Real Estate: IMF Sounds The Alarm On The Hong Kong Housing Bubble (PART 1)
High-rise residential buildings in Hong Kong. The International Monetary Fund has warned that Hong Kong could see an abrupt fall in property prices after years of dramatic increases in one of the world’s most expensive housing markets. Home prices in the Asian financial hub have skyrocketed 90 percent since 2009.
Home prices in the Asian financial hub have skyrocketed 90 percent since 2009 due to an influx of wealthy mainland Chinese buyers, pushing home-ownership beyond the reach of many of its seven million people.
“The sharp run-up in house prices raises the risk of an abrupt correction,” the IMF said in its annual review of Hong Kong’s economy.
“A sharp price correction would lead to falling collateral values and negative wealth effects, which could trigger an adverse feedback loop between economy activity, bank lending, and the property market.
“The property sector is the main source of domestic economic risk,” the Washington-based organization said.
It however said the chances of a price correction that is large enough to generate a major macroeconomic and financial consequences is “fairly low in the near term”.
It also said the city’s government recent bid to slap new taxes on residential properties “should help dampen housing demand” but urged Hong Kong to ensure sufficient supply in order to boost home affordability.
Hong Kong announced a 15-percent stamp duty on non-permanent residents and corporate buyers as well as a higher stamp duty on the resale of property within three years in late October in an attempt to rein in soaring prices.
With the global economic weakness continuing to impact domestic economy, the IMF said it expects Hong Kong’s economy to grow 1.25 percent this year, before rebounding to 3 percent next year.
Hong Kong leader Leung Chun-ying had warned last week that the city needed to boost its housing supply and create more living space or risked losing its “best and the brightest” talents.
Copyright (2012) AFP. All rights reserved.
Hong Kong’s population recovered quickly as a wave of migrants from China arrived for refuge from the ongoing Chinese Civil War. When the PRC was proclaimed in 1949, more migrants fled to Hong Kong for fear of persecution by the Communist Party. Many corporations in Shanghai and Guangzhou shifted their operations to Hong Kong.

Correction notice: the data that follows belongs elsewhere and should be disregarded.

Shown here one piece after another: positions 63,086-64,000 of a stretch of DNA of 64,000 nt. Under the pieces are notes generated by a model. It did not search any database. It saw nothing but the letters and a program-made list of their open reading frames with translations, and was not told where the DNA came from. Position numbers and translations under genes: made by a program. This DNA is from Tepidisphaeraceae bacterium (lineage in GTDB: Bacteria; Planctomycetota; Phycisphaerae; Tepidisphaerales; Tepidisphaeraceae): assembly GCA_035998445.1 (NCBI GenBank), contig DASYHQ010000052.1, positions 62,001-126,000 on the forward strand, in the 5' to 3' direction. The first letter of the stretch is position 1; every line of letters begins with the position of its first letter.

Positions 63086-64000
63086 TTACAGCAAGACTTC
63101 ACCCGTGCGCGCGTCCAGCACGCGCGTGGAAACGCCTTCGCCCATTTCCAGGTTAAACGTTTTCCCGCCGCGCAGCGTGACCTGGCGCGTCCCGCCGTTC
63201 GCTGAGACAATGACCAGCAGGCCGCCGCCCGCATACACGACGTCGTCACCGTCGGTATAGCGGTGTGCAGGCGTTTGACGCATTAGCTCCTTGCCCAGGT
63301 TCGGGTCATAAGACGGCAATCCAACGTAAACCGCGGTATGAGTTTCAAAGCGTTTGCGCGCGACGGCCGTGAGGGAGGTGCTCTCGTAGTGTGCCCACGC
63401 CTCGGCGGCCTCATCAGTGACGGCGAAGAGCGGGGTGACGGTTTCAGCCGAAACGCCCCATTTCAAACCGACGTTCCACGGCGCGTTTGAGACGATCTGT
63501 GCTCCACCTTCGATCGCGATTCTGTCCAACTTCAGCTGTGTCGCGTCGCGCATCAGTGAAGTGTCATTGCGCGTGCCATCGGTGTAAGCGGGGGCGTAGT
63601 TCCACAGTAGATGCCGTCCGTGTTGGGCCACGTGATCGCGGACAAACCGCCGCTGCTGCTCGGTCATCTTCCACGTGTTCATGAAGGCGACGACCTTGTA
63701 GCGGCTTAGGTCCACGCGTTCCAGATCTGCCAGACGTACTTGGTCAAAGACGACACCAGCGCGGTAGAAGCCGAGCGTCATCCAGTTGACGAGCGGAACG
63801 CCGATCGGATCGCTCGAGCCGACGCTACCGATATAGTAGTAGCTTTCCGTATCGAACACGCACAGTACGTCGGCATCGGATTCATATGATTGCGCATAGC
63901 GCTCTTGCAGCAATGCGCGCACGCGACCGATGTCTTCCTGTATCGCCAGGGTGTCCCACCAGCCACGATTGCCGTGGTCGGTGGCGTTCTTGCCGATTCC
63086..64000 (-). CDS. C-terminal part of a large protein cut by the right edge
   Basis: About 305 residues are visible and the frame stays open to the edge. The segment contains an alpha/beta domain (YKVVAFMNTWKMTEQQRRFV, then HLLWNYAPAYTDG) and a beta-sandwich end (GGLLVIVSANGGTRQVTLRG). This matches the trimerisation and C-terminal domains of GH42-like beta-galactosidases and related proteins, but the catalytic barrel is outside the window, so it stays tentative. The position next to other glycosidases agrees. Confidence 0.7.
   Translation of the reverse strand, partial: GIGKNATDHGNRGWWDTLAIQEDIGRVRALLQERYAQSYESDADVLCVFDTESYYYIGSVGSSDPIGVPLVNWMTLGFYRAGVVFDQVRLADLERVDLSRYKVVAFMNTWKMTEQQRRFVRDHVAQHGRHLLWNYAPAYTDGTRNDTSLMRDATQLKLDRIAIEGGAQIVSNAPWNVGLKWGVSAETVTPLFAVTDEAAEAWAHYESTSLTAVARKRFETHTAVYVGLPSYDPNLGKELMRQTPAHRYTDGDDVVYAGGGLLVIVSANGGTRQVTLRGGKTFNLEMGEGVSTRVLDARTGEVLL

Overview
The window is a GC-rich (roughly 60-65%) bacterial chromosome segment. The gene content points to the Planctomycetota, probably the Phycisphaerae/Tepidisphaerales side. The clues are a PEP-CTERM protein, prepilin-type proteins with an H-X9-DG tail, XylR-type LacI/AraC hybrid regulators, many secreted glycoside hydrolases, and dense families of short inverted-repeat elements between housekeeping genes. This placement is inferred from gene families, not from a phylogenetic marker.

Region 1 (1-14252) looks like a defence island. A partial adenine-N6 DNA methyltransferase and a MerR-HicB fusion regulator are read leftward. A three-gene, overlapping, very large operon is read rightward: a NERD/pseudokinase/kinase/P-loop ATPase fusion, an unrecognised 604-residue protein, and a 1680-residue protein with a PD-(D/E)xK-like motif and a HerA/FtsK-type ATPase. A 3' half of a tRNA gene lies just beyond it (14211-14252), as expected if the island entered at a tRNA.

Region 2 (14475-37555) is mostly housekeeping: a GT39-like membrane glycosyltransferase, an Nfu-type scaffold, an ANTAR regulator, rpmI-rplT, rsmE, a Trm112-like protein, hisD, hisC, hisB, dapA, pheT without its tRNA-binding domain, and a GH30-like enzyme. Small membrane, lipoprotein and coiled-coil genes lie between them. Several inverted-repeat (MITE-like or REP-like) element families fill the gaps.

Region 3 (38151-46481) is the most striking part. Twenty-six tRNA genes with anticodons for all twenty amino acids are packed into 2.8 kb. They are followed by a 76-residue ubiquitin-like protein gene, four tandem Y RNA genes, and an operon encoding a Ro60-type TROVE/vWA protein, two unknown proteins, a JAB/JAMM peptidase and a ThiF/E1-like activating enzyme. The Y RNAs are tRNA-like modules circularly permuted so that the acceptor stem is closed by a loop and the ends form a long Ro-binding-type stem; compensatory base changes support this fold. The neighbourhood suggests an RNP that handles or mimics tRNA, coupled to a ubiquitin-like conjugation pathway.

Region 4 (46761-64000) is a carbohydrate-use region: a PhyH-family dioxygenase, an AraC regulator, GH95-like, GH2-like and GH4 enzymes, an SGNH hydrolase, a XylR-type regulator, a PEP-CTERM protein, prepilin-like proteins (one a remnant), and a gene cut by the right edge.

In the 1950s Hong Kong’s rapid industrialization was driven by textile exports and other expanded manufacturing industries. As the population grew and labour costs remained low, living standards rose steadily. The construction of Shek Kip Mei Estate in 1953 followed a massive slum fire, and marked the beginning of the public housing estate programme designed to cope with the huge influx of immigrants. Trade in Hong Kong accelerated even further when Shenzhen, immediately north of Hong Kong, became a special economic zone of the PRC, and Hong Kong was established as the main source of foreign investment in China. The manufacturing competitiveness gradually declined in Hong Kong due to the development of the manufacturing industry in southern China beginning in the early 1980s. By contrast, the service industry in Hong Kong experienced high rates of growth in the 1980s and 1990s after absorbing workers released from the manufacturing industry.
Throughout the British colonial era, Hong Kong was industrialized and developed in all aspects from its economy to its health care system. Many health facilities were built for its citizens, such as the Queen Elizabeth Hospital, Hong Kong, the Queen Mary Hospital, Hong Kong, the Princess Margaret Hospital, Hong Kong and the Prince of Wales Hospital. In 1983, when the United Kingdom reclassified Hong Kong from a British crown colony to a dependent territory, the governments of the United Kingdom and China were already discussing the issue of Hong Kong’s sovereignty due to the impending expiration (within two decades) of the lease of the New Territories. In 1984 the Sino-British Joint Declaration – an agreement to transfer sovereignty to the People’s Republic of China in 1997 – was signed. It stipulated that Hong Kong would be governed as a special administrative region, retaining its laws and a high degree of autonomy for at least 50 years after the transfer. The Hong Kong Basic Law, which is based on the English law would serve as the constitutional document after the transfer, was ratified in 1990.